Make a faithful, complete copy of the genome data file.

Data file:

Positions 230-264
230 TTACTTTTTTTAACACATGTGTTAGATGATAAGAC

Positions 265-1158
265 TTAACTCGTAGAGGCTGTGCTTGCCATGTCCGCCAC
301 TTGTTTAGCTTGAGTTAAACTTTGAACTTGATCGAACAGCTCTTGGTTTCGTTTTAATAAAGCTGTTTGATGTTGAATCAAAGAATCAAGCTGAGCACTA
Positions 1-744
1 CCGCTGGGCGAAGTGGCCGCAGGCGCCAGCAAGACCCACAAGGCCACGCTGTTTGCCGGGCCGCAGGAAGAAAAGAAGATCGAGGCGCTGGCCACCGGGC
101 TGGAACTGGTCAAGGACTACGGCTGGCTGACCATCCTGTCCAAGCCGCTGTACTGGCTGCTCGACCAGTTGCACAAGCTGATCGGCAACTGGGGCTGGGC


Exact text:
Positions 230-264
230 TTACTTTTTTTAACACATGTGTTAGATGATAAGAC

Positions 265-1158
265 TTAACTCGTAGAGGCTGTGCTTGCCATGTCCGCCAC
301 TTGTTTAGCTTGAGTTAAACTTTGAACTTGATCGAACAGCTCTTGGTTTCGTTTTAATAAAGCTGTTTGATGTTGAATCAAAGAATCAAGCTGAGCACTA
Positions 1-744
1 CCGCTGGGCGAAGTGGCCGCAGGCGCCAGCAAGACCCACAAGGCCACGCTGTTTGCCGGGCCGCAGGAAGAAAAGAAGATCGAGGCGCTGGCCACCGGGC
101 TGGAACTGGTCAAGGACTACGGCTGGCTGACCATCCTGTCCAAGCCGCTGTACTGGCTGCTCGACCAGTTGCACAAGCTGATCGGCAACTGGGGCTGGGC